In the last week, the story became why the national press isn’t covering the trial of Dr. Kermit Gosnell’s West Philadelphia abortion clinic and the alleged horrors that occurred within.
Gosnell is charged with eight homicides, the deaths of seven newborns and 41-year-old Karnamaya Mongar, a healthy Nepalese refugee who came to Gosnell’s Women’s Medical Center seeking an abortion and died from a drug overdose.
A lot of mea culpas and hand-wringing occurred in the national press while covering one of its absolute favorite subjects: itself. Theories abounded to the point that The Atlantic.com catalogued a possible list of 14 as to why the networks and larger newspapers weren't covering the story.
Although Pennsylvania Gov. Tom Corbett was seeded 9th in Progress Now's "March Badness," a rogue's den of conservatives, he has miraculously advanced to Monday's championship.
In doing so, Corbett has bested the likes of Texas Sen. Ted Cruz and Minnesta Congresswoman Michele Bachmann, no slouches on the court of outrageous opinion.
The liberal group picked "the sixteen most outrageous, radical, out of touch right-wingers who over the past year have proven that, for one reason or another, they belong in this year’s Not-So-Sweet 16."
Curious that every time someone is named to a new government position with a super title, the official is dubbed a “czar,” be it for sustainability or public safety.
It’s like we’re living in Imperial Russia. On steroids. Why have one czar when you can have many?
In February, Mayor Nutter balked at AFSCME District Council 47 President Cathy Scott’s suggestion that, given the city’s pathetic history in getting deadbeats to pay their fare share, he name a Revenue Collection Czar.
The Bellevue ballroom early Thursday morning, the scene of Facebook COO Sheryl Sandberg’s only scheduled local event sponsored by the Free Library, resembled the region’s smartest, most successful sorority, with 1,000 women in attendance.
Instead of lean in, it was rise up.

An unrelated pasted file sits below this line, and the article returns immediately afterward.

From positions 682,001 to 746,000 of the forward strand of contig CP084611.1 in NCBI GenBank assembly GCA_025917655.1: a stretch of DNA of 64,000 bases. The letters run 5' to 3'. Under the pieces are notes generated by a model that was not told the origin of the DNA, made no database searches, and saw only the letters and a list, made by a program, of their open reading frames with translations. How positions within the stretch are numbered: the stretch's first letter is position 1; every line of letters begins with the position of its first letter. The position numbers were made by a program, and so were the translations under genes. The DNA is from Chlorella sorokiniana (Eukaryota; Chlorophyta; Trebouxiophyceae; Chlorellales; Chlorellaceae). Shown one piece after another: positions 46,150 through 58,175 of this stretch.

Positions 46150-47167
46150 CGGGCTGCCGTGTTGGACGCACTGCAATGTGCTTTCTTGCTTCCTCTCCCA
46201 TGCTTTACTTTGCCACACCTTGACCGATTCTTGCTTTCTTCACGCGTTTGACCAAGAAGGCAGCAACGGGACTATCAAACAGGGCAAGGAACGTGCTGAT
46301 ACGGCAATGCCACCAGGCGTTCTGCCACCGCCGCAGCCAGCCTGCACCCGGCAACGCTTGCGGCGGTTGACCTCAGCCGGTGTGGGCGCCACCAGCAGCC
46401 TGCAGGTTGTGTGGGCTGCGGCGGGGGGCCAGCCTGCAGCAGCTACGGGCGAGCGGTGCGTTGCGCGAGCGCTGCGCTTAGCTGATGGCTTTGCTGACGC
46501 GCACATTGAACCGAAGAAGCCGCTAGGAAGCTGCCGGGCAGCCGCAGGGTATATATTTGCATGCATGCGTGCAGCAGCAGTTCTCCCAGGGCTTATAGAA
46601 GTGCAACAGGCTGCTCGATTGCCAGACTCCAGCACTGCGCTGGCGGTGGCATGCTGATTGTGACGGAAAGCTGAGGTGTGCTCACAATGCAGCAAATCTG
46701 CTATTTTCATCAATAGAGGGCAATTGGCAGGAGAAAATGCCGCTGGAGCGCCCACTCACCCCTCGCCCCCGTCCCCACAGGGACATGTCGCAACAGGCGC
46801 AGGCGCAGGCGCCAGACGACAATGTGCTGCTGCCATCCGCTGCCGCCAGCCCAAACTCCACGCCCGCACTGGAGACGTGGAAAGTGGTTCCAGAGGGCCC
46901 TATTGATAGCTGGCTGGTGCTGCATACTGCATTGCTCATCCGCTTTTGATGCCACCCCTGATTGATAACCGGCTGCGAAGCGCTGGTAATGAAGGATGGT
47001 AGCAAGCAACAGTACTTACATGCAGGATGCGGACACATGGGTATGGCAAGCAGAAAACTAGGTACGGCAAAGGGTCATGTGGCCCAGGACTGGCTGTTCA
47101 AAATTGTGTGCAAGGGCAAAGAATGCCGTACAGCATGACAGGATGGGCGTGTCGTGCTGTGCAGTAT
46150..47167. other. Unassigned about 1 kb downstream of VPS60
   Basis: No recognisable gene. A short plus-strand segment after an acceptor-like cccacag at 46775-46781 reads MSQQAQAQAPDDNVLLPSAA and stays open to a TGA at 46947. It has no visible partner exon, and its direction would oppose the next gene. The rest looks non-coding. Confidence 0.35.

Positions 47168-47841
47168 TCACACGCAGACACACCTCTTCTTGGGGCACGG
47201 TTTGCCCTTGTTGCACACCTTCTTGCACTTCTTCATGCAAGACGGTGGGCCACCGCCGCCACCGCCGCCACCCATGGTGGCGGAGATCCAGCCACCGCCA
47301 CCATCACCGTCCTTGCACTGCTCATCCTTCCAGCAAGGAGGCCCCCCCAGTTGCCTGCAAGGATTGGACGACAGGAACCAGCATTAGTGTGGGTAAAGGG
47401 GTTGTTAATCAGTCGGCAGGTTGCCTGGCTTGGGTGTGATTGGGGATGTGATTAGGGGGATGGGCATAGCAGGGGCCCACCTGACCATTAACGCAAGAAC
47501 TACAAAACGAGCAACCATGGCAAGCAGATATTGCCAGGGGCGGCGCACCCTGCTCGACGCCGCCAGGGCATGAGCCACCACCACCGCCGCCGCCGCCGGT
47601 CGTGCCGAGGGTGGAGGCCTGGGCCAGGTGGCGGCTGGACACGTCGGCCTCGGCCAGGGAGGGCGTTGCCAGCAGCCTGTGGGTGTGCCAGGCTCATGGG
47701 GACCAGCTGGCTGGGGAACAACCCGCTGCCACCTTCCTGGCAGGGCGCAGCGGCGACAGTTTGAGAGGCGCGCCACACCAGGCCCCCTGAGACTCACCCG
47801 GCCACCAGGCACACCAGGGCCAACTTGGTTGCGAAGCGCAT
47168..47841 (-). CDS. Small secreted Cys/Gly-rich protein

To be fair, there were some men in attendance.
Let’s get this straight: Rutgers fired basketball coach Mike Rice Wednesday only after videos of his abusive, violent behavior and homophobic slurs went viral.
And those videos surfaced, in part, because Rice had not renewed the contract of Eric Murdock, a former NBA player the coach had hired to be director of player director.
Rutgers officials reviewed the videos and knew about Rice’s behavior last fall. Officials chose to suspend the coach for three games, penalize him with $75,000 in fines and lost salary, The Inquirer’s Jonathan Lai reports, and ordered him to undergo anger management counseling.
(Updated at 1:20 p.m.)
Sunday's column -- about tears and sneers over apparent dog abandonment in Haddonfield -- contained a line about a homeowner taking out a $500,000 reverse mortgage on a house valued at just $245,000.
I used the word "puzzling" to describe the disparity. This morning, a reader provided some clarity.
After wondering when - or if - anyone from the Pennsylvania Department of Labor & Industry would respond to the growing cries the unemployed, jobless readers got a twofer this week.
First, Labor secretary Julia K. Hearthway penned a defensive letter-to-the-editor blaming President Obama and former Gov. Ed Rendell for the nonstop busy signals and inexplicable denials Pennsylvanians encounter when they try to connect with the unemployment system.
Here is the truth about the state's unemployment compensation system, she wrote. The recession, $30 million in funding cuts from the Obama administration, and the Rendell administration's failed unemployment compensation policies left us with a mess. These failed policies resulted in even more calls to resolve hastily and erroneously processed claims.
Two back-to-back columns about the plight of the jobless in Pennsylvania suggest that if nothing else, there's a vast community of decent, eager-to-work people out there who will happily share tips and inside information gleaned from the epic struggle to connect with state workers and collect unemployment compensation.
Waiting in my inbox this morning was this helpful advice from a reader whose fingers went numb dialing the standard 888# to the always-busy, understaffed unemployment service centers.
"Thank you for writing this article pertaining to the inability to reach the unemployment centers via phone," the reader wrote. "The CareerLink office in Philadelphia gave me direct phone numbers for the unemployment offices. After many tries, I was successful in reaching one of them yesterday."